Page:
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Agnes DeLano and Special Collections Room papers

Identifier: MVC0020-MS

Scope and Contents

This collection contains correspondence, lectures, maps, notecards, invoices, invitations, programs, photographs and negatives. The material dates from 1953-1988. These are the records of Agnes DeLano and the opening of the Agnes DeLano Special Collections Room in Eckles Memorial Library at Mount Vernon College. DeLano served as a faculty member of the Mount Vernon Seminary and College from 1929-1954, and the material in the collection represents how the college honored her legacy with the creation of the Agnes DeLano Special Collections Room.


  • Creation: 1953-1988


Conditions Governing Access

This collection is open for research.

Conditions Governing Use

Some material may be copyrighted or restricted. It is the patron's obligation to determine and satisfy copyright or other case restrictions when publishing or otherwise distributing materials found in the collections.

Agnes DeLano Biographical note

Agnes DeLano(1889-1963) was a faculty member of the Mount Vernon Seminary and College. She taught English and Art History at Mt. Vernon from 1929-1954 and Art History and Christian Art at Howard University from 1955-1963.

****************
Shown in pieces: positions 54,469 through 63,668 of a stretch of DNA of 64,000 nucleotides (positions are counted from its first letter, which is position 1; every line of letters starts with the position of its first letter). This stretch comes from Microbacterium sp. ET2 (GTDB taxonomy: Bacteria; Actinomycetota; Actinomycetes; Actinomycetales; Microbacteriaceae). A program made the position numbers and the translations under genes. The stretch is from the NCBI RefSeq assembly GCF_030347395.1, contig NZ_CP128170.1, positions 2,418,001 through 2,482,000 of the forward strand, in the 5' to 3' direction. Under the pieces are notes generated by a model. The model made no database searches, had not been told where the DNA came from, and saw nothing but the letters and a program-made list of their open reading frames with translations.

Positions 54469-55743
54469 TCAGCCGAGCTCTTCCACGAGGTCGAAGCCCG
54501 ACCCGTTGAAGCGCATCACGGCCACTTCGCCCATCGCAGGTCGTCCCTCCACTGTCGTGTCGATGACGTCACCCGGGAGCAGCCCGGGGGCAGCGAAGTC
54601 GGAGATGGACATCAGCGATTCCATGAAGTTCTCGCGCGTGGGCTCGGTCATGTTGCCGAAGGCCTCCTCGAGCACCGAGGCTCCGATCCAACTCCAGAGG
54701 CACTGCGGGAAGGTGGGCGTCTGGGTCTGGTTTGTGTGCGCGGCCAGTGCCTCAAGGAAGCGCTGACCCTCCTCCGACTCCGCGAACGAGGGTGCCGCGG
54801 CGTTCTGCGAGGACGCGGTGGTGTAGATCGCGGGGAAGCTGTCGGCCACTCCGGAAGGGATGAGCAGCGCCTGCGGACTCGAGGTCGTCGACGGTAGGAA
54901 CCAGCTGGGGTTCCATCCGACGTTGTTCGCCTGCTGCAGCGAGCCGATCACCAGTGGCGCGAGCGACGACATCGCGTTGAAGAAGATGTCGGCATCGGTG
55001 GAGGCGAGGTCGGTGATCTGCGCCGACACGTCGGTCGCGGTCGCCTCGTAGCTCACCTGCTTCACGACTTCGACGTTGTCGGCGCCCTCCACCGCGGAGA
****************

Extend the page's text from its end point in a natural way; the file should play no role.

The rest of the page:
DeLano earned her B.A. and M.A. from the University of Michigan in 1912 and 1913. She taught English in Michigan high schools, Paris, and Boston's Cambridge Haskell School for Girls. It was in Boston that she began her tradition of taking students on summer European tours of art galleries.

For the 20th anniversary of the National Gallery of Art, DeLano appeared on coast-to-coast television on the Dave Garroway Today show, conducting a television tour of the gallery.

Agenes DeLano wrote "Reflective Writing," a textbook on creative writing, that was published in 1937.

Mount Vernon Seminary and College Historical note

The Mount Vernon Seminary was officially established by Elizabeth Somers in 1875; she named it after her brother’s church in Baltimore, Mount Vernon Place Methodist. The Seminary began as a six year prepatory school, with four years of high school level classes, and two years of post-high school curriculum, calling it a “Family and Day School for Young Ladies.” In order to graduate, students had to complete a formal process of “Senior Essays” in which they completed primary research and wrote on a current political or social topic, including such provocative issues as child labor, prohibition, poverty, and women’s suffrage. In the 1920 graduating class, eight women continued their education at universities such as the University of Wisconsin, Stanford, Northwestern and the University of Texas; by 1923 graduates were going to such other prestigious universities as UC-Berkeley, Columbia, Cornell, Smith College and the University of Chicago. Such advancements in higher education were uncommon for women of the day, but Mount Vernon was one of the premier prepatory institutions in the country.